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But it seems to me that, strictly in terms of a sellable agricultural product, beef is one thing we can raise on a part-time, beginning-farmer basis that doesn’t rapidly and wildly damage the ecology. We already live in a region transformed by human impact. That’s the canvas we have to work with.

This is not so much an argument with Living on Earth or Anna Lappé. Anna might even agree with me that, done right, beef production can be part of a multifunctional landscape populated by diversified family farms. We just have a lot of work to do if we want beef production to improve and to minimize harm.

But if the decision is between corn and soybean monoculture or a herd of herbivores in the pasture just over the fence, I’ll take the beef cow any time. How about you?

Now let’s get to work on a system where those aren’t the only options.

HOMEGROWN-bryce-oates-150x150Bryce Oates is a farmer, father, writer, and conservationist in West Missouri. He lives and works on his family’s multigenerational farm, tending cattle, sheep, goats, and organic vegetables. His goals in life are simple: to wake up before the sun, catch a couple of fish, turn the compost pile, dig potatoes, and sit by the fire in the evening, watching the fireflies mimic the stars.

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HOMEGROWN Life: Our 1970s-Style Summer

Wednesday, July 23rd, 2014

 

HOMEGROWN-LIFE-MAGENTAThis summer has been one of revelations for me, which I attribute to several things: I’ve been working at a breakneck pace for my job and at home; this is the first year in many that I’m not going away for a summer vacation; and it’s also the first in many that I don’t have a garden.

Since we only moved in a couple of months ago, I didn’t have time to prep and plan a large garden like I’d wanted to do. I thought I’d be fine with that but, boy, was I wrong! My small garden and containers just aren’t bringing me the satisfaction I usually feel. More importantly, I was missing out on crucial mental health sessions. As most of you can surely attest to, a certain degree of restlessness takes hold when a gardener doesn’t get his or her hands in the dirt.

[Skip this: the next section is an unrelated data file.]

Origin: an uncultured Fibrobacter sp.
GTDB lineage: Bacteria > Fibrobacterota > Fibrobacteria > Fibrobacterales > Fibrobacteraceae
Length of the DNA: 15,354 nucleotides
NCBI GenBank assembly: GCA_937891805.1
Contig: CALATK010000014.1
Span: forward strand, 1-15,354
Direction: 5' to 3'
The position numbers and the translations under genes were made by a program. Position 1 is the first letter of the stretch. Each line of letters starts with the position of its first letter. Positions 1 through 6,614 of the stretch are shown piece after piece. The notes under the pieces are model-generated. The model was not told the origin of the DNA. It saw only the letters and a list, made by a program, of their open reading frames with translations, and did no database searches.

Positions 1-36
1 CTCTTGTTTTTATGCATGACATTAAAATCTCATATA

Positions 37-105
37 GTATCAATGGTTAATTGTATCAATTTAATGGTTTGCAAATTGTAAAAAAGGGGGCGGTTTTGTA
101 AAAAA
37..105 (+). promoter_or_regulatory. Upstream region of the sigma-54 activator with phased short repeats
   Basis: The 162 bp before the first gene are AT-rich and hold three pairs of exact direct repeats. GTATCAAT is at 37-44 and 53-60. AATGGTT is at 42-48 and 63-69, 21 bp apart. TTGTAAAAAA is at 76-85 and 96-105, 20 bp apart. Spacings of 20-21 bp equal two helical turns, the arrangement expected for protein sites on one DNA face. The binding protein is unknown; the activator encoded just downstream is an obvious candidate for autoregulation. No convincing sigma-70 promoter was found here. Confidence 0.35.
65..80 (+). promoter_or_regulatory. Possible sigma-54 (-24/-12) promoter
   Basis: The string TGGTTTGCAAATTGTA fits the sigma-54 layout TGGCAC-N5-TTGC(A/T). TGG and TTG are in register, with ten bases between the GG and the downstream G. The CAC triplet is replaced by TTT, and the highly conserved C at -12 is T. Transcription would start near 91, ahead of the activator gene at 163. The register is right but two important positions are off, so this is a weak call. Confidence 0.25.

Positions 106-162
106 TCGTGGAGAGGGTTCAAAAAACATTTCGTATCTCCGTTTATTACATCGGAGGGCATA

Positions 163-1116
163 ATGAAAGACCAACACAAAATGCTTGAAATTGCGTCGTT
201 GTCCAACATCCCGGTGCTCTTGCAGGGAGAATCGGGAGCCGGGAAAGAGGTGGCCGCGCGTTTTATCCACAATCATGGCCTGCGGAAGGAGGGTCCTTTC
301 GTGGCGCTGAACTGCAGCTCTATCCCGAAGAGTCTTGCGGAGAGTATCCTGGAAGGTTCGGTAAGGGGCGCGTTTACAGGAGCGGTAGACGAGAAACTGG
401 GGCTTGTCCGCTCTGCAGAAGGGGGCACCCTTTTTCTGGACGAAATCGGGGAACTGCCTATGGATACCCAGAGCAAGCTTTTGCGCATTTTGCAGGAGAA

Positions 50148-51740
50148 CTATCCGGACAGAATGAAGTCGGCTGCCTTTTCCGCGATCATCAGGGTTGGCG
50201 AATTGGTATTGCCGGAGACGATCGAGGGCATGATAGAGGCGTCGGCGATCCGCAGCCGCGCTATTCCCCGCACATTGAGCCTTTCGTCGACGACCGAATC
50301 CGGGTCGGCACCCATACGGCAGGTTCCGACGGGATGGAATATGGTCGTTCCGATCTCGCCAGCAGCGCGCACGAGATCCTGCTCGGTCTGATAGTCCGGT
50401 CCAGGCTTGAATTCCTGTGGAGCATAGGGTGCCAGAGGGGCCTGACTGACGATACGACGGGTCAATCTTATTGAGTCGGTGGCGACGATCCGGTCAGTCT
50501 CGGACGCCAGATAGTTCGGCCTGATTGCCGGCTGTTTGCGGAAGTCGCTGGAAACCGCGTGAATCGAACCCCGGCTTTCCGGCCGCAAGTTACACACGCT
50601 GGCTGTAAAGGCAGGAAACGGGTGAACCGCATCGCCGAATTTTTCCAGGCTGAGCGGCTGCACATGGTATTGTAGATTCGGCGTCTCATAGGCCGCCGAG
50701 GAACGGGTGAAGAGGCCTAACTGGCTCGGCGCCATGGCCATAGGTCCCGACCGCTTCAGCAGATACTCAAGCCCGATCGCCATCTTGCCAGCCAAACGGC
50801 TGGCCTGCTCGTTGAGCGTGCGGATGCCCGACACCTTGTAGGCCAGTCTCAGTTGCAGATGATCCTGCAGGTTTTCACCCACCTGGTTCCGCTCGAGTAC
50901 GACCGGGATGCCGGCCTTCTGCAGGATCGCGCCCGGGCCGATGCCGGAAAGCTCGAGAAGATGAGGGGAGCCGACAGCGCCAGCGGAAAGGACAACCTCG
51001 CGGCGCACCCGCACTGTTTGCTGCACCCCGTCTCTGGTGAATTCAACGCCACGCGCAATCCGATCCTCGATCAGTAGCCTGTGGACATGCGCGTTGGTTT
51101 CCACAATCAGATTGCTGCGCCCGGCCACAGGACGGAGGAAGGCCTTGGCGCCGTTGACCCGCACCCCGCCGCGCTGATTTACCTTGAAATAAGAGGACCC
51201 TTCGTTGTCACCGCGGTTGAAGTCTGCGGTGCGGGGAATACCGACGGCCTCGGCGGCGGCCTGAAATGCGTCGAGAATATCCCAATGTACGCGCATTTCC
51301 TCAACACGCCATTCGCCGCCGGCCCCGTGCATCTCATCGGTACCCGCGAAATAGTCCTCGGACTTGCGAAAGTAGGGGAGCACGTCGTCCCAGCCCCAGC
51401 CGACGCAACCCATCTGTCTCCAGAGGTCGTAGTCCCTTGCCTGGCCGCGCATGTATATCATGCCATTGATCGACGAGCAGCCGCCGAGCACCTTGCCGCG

In addition to this, over the last few weeks I’ve been feeling the epidemic that affects many, if not all, working parents at some point of their lives: mommy guilt. I’ve gathered that no matter how committed I am to my simple lifestyle, at some point, societal expectations creep in. I’ve been anticipating it and should have known it would grip me during the one summer we’re homebound.

I know that, realistically, we’re not going away this summer because we bought a homestead. I know this makes perfect sense. But for some reason, it bothered me: not being able to take my kids somewhere great, not sending them to a fun camp, or buying a plethora of toys to keep them occupied. The odd part is, I’ve NEVER sent my children to camp and I’ve never believed in buying them things that feed into a materialistic mindset. Not only did my feelings baffle me, I realized I had lost some of my grounding and coping skills. Between moving and trying to successfully land and integrate into a new job and life, my true priorities got lost in the mix.